Visit www.pronicaragua.org

India will soon have some major competition in the business of offshore call centers and back-office services, if Central America has anything to say about it. Panama already has some 7,000 seats in its thriving call centers, and both Costa Rica and El Salvador are also making a big play for that market. Now Nicaragua wants a piece of the action. In early May, the country dedicated a brand new 465-seat Contact Center in the capital city of Managua. The facility is aimed at companies in multiple industries, including information technology and pharmaceutical services. And while it was launched without a single commitment by a user, Nicaraguan President Enrique Bolanos, who presided over the opening ceremonies, was optimistic that the seats would soon be occupied. Investment-promotion officials claimed that several major contracts are imminent, which would be a boon for a country where unemployment and under-employment are a combined 42 percent, and per-capita gross domestic product stands at $850, the lowest in Central America. "We need 65,000 new jobs every year just to stay the same," Bolanos told members of the press after the dedication ceremony. He views foreign investment and free-market forces as keys to rescuing Nicaraguans from poverty. ProNicaragua, the promotional agency co-funded by the Nicaraguan government and the United Nations Development Program, is pushing the country's geographical proximity to the U.S., along with its core of fluent English speakers, as reasons for U.S. companies to locate back-office functions there. Juan Carlos Pereira, the agency's executive director, said there are around 5,000 Nicaraguans who speak English well enough to staff call centers serving customers in the U.S. Around 10,000 are proficient enough to handle back-office processes where there is less direct customer contact, Pereira said. In addition, he sees a substantial market for Spanish-language services related to business-process outsourcing. (The country has a total population of around 5.4 million.) Nicaragua already has several smaller call centers in operation, including one that supports doctors and pharmacies based in Texas. The latest Contact Center, part of a brand new, seven-story office building that wasn't even completed at the time of the dedication ceremony, represents an investment of $3.8m. In addition, Nicaragua has assembled a package of incentives, including free-trade zone privileges and 10-year tax breaks, to entice companies to locate manufacturing facilities within the country. Officials are hoping that recent ratification of the Central American Free Trade Agreement (CAFTA), to which Nicaragua was one of the first to accede, will serve as an additional boost to the nation's foreign investment activity. The country wants to recapture some of the momentum that was lost when so many U.S. companies turned their attention to China as a source of low-cost manufacturing. In the face of that trend, "we haven't been as aggressive as we should have been," Pereira said. But the call-center efforts are more of a challenge to India, as well as Nicaragua's Central American neighbors. Pereira said the speculative nature of the new Contact Center, built by government free-zone authorities, is justified by need, although it's something of a risk. "No doubt about it," he said. "It's a bold step."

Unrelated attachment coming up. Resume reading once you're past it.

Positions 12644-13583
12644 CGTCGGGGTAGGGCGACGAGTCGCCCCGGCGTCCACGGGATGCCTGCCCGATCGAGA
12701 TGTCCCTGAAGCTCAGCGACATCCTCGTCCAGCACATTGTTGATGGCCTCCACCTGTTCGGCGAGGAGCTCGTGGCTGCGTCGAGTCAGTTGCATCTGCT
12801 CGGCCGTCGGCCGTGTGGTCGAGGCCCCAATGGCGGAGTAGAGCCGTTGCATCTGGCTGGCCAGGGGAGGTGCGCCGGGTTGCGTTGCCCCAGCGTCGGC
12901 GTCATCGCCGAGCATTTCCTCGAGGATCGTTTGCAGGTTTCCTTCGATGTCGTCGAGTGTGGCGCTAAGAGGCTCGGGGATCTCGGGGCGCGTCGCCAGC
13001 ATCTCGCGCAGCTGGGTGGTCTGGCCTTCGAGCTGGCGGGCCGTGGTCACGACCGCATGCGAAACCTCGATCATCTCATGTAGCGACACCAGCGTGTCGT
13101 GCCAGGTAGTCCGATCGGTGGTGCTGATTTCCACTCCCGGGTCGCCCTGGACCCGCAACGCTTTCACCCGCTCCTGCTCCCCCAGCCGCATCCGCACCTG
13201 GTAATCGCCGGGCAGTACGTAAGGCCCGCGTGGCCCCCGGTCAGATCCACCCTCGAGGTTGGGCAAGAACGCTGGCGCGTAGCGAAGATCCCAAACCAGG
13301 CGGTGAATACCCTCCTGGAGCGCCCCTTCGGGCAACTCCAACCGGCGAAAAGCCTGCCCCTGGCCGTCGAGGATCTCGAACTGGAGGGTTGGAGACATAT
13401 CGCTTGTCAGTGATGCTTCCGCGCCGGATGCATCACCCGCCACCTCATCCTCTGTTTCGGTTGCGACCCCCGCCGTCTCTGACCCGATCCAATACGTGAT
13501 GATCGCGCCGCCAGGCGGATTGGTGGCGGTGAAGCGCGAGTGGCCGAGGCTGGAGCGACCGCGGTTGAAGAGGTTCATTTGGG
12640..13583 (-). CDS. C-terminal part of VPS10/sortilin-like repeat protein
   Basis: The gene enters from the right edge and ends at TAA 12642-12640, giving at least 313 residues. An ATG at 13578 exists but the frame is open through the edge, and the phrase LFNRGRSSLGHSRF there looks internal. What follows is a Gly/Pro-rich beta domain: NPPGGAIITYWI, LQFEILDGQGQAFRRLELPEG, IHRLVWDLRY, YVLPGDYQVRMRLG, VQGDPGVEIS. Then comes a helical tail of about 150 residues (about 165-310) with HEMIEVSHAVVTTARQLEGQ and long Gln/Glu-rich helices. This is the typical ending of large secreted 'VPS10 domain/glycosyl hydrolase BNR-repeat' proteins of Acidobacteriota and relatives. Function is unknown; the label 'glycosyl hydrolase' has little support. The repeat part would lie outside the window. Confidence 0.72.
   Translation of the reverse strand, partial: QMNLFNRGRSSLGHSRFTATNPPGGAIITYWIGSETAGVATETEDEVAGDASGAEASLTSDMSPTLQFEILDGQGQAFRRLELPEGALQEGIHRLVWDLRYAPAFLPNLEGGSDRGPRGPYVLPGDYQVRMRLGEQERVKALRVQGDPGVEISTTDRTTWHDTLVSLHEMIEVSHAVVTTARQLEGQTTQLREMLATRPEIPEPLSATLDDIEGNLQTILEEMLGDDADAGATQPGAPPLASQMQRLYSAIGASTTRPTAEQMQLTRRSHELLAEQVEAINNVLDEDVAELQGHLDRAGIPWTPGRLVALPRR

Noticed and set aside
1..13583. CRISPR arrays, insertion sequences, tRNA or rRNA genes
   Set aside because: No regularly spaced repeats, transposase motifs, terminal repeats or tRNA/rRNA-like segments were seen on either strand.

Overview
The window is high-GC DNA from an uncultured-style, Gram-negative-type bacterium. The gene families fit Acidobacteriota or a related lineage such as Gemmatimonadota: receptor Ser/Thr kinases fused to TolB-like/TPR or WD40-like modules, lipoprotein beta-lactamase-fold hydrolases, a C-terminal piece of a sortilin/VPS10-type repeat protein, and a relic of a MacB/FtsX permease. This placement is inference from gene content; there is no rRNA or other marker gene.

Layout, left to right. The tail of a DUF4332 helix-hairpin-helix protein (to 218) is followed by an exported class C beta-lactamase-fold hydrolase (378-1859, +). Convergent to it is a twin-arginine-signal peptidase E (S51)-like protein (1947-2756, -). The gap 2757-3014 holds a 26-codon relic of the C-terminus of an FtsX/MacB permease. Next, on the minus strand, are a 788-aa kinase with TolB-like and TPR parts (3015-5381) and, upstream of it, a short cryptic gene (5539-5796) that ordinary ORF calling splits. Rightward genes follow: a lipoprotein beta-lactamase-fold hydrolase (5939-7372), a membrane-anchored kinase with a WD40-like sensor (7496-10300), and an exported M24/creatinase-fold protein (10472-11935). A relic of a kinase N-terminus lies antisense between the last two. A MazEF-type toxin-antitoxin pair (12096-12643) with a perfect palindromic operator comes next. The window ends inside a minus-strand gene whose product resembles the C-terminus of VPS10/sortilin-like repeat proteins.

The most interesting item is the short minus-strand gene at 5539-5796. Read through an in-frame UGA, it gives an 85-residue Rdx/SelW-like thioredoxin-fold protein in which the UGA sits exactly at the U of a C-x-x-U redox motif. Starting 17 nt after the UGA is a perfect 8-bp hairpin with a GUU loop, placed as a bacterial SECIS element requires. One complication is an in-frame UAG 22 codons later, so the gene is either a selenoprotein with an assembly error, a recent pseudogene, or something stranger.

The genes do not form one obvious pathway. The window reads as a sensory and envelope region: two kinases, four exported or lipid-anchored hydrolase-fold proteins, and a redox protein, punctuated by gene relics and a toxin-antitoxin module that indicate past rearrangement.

Visit www.pronicaragua.org